What Is Whipworm in Dogs?
The following content may contain Chewy links. PetMD is operated by Chewy.
Trichuris Vulpis, also known as whipworm, is a type of intestinal parasite that can infect dogs. The time between infection with the parasite and production of whipworm eggs by female worms is between 74 to 90 days. The duration between infection with parasite, and actual production of whipworm eggs, impacts how this parasite is treated. If treatment does not cover the reproductive cycle of the parasite, it will make it difficult to clear the infection.
There are three stages in the life cycle of the whipworms, including the eggs, larvae and mature adult whipworms.
Stage 1 Eggs: Whipworms eggs are released in the stool of an infected dog out into the environment. Over a period of 9 to 21 days, the eggs mature into an infective stage. This maturation process is impacted by the temperature and moisture of the soil, and eggs can survive in the environment for years.
Stage 2 Larvae: Once the eggs are ingested by your dog, the larvae hatch from the eggs and attach to the mucosa (walls of the intestines). They remain there for a period of 2 to 10 days and continue to develop before moving on to a different part of the intestinal tract (cecum or sometimes colon area).
Stage 3 Adult: The adult worms mainly reside in the cecum or colon areas of the large intestine where they consume blood, tissue, fluids and mucosal lining. After 70 to 90 days, the female adult worms produce eggs. Female worms can produce more than 2,000 eggs per day. The immature eggs are released in the dog's feces, and the life cycle continues. If a dog ingests infective whipworms eggs from the soil, it can become infected with the parasite.
Symptoms of Whipworm in Dogs
Clinical signs of whipworm include:
- Diarrhea, often with frank (bright red blood) or mucus present
- Weight loss
- Electrolyte imbalances (increased potassium K+ and decreased sodium Na+), mimicking Addison’s disease
Pet parents typically do not see whipworms in the stool, but if they were present, they would look like small pieces of thread with one end enlarged.
Causes of Whipworm in Dogs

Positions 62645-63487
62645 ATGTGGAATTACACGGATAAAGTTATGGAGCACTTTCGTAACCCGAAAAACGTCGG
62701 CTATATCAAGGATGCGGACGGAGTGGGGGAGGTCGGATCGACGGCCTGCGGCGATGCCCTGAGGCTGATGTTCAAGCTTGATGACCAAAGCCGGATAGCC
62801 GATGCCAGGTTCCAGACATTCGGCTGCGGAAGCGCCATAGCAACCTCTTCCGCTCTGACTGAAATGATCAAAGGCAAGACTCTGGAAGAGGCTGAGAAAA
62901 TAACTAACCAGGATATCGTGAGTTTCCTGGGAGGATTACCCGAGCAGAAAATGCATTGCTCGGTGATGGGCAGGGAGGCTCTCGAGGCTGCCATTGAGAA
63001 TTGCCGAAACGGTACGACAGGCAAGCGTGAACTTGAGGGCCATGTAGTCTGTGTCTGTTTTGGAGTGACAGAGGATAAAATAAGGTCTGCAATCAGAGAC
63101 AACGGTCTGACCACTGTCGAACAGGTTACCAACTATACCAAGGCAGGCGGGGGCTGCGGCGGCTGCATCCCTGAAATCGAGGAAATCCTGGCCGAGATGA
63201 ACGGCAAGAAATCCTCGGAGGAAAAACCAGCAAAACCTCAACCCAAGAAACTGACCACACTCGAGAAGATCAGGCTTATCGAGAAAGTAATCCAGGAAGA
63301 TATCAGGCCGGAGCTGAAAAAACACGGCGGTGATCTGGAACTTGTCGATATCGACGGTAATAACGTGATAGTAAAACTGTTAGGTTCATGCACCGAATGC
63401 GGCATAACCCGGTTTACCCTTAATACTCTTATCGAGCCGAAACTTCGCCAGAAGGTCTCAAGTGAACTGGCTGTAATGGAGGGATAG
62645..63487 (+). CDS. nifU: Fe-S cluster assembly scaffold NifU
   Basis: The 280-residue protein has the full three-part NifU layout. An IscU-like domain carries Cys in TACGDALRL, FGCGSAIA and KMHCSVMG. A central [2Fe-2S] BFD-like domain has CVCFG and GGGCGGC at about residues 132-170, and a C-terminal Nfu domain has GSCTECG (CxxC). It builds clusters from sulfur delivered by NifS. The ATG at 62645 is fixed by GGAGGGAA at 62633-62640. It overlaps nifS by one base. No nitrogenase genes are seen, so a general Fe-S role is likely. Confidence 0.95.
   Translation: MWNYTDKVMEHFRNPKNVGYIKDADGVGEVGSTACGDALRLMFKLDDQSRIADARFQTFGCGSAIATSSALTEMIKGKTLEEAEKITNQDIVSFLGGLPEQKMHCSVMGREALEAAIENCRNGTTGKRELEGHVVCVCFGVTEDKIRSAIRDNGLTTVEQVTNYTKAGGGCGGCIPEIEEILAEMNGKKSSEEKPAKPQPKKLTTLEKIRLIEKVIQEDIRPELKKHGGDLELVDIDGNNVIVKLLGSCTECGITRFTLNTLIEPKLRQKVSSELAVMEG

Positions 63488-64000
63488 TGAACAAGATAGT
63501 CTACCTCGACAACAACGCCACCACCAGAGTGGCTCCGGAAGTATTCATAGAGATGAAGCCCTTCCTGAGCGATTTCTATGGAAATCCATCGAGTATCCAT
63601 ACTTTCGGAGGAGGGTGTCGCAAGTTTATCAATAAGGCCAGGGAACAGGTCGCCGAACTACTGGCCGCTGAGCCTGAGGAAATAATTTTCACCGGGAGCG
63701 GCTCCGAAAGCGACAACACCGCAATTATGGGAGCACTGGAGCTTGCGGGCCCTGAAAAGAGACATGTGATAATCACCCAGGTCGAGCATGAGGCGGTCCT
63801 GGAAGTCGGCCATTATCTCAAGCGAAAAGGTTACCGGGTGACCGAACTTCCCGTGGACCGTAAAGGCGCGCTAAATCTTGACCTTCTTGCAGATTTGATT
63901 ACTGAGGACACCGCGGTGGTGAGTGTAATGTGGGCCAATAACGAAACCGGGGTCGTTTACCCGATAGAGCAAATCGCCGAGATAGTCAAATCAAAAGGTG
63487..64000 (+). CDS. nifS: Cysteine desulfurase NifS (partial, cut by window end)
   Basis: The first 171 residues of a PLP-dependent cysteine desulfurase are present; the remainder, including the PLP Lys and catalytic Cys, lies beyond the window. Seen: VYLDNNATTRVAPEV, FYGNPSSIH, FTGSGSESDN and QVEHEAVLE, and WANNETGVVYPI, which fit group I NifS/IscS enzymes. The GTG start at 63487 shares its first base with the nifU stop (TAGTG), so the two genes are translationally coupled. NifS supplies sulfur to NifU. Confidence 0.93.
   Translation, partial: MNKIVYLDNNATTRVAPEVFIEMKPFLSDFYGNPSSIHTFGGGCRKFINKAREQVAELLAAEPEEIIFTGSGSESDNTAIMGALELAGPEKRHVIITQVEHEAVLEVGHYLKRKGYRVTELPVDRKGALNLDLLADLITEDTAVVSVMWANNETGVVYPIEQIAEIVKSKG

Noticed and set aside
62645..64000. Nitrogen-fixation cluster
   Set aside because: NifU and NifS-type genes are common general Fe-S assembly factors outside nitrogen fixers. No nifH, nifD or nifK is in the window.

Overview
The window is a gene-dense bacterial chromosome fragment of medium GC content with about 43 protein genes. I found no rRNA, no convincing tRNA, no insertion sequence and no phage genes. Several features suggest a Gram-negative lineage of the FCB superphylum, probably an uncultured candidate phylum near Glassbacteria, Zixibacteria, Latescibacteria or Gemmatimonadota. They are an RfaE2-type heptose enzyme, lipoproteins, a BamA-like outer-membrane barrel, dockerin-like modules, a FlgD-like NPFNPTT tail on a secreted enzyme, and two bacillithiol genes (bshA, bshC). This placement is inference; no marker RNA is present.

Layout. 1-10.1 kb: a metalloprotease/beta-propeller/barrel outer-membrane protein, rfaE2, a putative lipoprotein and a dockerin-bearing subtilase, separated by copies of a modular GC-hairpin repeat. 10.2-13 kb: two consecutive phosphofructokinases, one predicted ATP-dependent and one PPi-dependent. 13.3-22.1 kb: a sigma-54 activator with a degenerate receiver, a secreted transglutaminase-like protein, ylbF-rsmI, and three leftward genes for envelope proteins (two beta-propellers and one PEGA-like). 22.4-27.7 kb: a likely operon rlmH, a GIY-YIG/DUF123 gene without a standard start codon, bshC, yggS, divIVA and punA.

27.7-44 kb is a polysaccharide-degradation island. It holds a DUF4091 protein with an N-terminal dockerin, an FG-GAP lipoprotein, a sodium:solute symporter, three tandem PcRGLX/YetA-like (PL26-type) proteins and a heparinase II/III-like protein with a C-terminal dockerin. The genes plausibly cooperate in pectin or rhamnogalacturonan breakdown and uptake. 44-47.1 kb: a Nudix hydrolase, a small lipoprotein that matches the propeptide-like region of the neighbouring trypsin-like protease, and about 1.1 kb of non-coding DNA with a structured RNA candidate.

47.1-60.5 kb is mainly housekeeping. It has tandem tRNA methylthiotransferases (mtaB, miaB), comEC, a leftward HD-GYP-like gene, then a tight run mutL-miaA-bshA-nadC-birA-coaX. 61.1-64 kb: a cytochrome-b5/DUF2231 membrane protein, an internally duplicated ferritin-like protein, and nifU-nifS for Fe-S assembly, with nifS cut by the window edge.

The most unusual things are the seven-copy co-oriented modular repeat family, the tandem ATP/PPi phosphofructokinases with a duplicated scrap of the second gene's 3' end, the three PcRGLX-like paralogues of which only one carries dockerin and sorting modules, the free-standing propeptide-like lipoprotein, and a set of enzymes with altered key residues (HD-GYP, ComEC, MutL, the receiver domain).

How Veterinarians Diagnose Whipworm in Dogs
If none of the eggs are found in your dog’s fecal sample, but your veterinarian is still suspicious about possible whipworm infection, then a parasite antigen test can be performed. This is a test usually performed at an outside laboratory where the feces is tested for the presence of a protein associated with whipworms. The Companion Animal Parasite Council recommends fecal testing puppies at least four times per year, and adult dogs twice yearly to check for whipworms.
Treatment of Whipworm in Dogs
The other options for treatment include several of the monthly heartworm prevention medications that will treat and help prevent future whipworm infections
Recovery and Management of Whipworm in Dogs
Monthly prevention medications are important as they can help prevent and even treat whipworm infections. It is better for your pet’s health to try to prevent intestinal parasites than to have to treat these infections and have your pet deal with the underlying clinical signs.
Common preventative medications include:
If you are not able to keep your pet on a monthly preventive, it’s best to treat adult pets four times a year with a broad-spectrum dewormer.
Whipworm in Dogs FAQs
Can you see whipworms in dog feces?
How long does it take to get rid of whipworms in dogs?
Can humans get whipworms from dogs?
Humans are not able to catch whipworms from dogs.
Can whipworms spread from dog to dog?
- “Companion Animal Parasite Council.” Companion Animal Parasite Council, 28 July 2020, capcvet.org/guidelines/trichuris-vulpis/.
- S. Peregrine, Andrew. “Whipworms in Small Animals - Digestive System.” Merck Veterinary Manual, Sept. 2014, www.merckvetmanual.com/digestive-system/gastrointestinal-parasites-of-small-animals/whipworms-in-small-animals.
Help us make PetMD better
Was this article helpful?